Soft drinks cause cancer: new liver research
RESEARCH just published in the medical scientific journal Nature Medicine found that you don’t have to be a drinker at all to develop fatty liver disease from alcohol.
More than a quarter of people globally have what’s called non-alcoholic fatty liver disease. A third of those diagnosed develop an inflammation of the liver, which can cause liver cancer. The inflammation is caused by the liver constantly having to break down alcohol, preventing it from removing all of the fat it also has to process.
What had scientists baffled was that non-alcoholic liver inflammation could not be distinguished from alcoholic liver inflammation, caused by too much alcohol in the blood. Too much, by the way, starts from two standard drinks a day.
What the research found was that people suffering from non-alcoholic fatty liver disease also had alcohol in their blood.
In a trial involving 146 sufferers from obesity, participants’ blood was tested for alcohol before, and two hours after a sugar-rich meal, which was part of the trial.
It turned out that both before the meal and after the meal participants had alcohol in their blood. Alcohol levels increased dramatically after the trial-meal and were highest in those patients who also had a diagnosis of non-alcoholic fatty liver disease.
When a medication was administered that inhibited the enzyme which normally breaks down alcohol in the liver, those patients with non-alcoholic fatty liver disease became noticeably affected by alcohol. In the most serious cases, scientists measured alcohol levels equivalent with what can be expected after the consumption of three scooners of normal-strength beer.
Researchers suspected that bacteria living in the intestine were responsible for the conversion of food into alcohol. To confirm this, they administered a course of antibiotics to take out these bacteria. As a result, the intestine temporarily stopped producing alcohol. Researchers’ suspicions were confirmed.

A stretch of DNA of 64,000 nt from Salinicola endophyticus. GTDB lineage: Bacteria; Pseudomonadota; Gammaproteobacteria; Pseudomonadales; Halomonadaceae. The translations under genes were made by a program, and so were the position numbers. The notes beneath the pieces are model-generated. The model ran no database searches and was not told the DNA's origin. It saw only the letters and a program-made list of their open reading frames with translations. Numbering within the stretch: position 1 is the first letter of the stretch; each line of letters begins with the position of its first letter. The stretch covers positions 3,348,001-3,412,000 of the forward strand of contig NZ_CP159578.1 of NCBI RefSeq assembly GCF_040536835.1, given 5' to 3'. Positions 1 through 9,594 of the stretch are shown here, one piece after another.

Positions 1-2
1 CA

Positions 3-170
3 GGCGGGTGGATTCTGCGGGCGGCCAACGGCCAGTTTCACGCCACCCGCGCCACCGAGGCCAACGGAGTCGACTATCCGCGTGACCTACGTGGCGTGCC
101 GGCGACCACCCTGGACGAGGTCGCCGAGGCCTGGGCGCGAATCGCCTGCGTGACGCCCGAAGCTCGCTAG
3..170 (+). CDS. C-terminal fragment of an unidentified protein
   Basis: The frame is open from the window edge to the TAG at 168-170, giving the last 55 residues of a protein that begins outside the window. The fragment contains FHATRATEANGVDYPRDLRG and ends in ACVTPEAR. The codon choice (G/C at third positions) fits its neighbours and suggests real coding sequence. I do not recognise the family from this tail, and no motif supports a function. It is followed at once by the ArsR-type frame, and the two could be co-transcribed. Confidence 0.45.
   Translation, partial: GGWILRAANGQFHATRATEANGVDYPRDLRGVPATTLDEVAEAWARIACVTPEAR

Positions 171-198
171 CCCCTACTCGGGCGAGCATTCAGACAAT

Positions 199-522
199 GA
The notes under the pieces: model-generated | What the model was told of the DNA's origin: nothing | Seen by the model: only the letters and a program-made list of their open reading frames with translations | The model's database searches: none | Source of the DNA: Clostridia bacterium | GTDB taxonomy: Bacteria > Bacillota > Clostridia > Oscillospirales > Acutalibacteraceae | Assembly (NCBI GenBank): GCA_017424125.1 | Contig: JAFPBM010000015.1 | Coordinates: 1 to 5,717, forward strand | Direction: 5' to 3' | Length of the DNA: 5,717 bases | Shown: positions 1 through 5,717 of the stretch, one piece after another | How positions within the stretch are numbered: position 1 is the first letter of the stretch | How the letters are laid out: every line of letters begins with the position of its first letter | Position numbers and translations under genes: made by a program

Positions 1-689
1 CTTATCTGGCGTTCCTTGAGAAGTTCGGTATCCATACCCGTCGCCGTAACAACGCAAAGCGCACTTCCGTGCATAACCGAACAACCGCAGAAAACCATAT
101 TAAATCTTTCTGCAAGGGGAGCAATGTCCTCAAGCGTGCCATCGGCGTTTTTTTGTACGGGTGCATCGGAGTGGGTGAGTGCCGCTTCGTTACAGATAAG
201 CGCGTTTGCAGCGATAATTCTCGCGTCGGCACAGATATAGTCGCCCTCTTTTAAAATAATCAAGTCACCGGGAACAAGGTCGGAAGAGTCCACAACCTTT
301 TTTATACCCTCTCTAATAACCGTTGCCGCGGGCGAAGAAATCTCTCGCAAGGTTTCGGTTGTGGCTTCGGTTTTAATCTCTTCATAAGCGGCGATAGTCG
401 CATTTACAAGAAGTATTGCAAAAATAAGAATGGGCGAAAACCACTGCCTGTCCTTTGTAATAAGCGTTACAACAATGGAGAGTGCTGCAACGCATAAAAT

Bacteria living in the intestine are therefore an important factor in the development of non-alcoholic fatty liver disease, which – as mentioned – affects one-in-four people.
The question is: which bacteria are responsible? The antibiotics administered in the trial temporarily and indiscriminately knocked all bacteria out.
But to develop an effective therapy against non-alcoholic fatty liver disease, it is vital to know which bacteria exactly are responsible for producing alcohol.
The most likely candidates based on the number present are lactic acid bacteria and streptococci. These two types of bacteria normally convert sugars into lactic acid.
Why they would instead convert sugars into alcohol is not yet known.
What is clear though is that the test persons in the trial consumed a lot of sweets and soft drinks. Lots of sugar, in other words.
It caused one of the researchers to comment that “sweets and soft drinks poison the liver”.
And that’s in addition to alcohol from the bottle shop.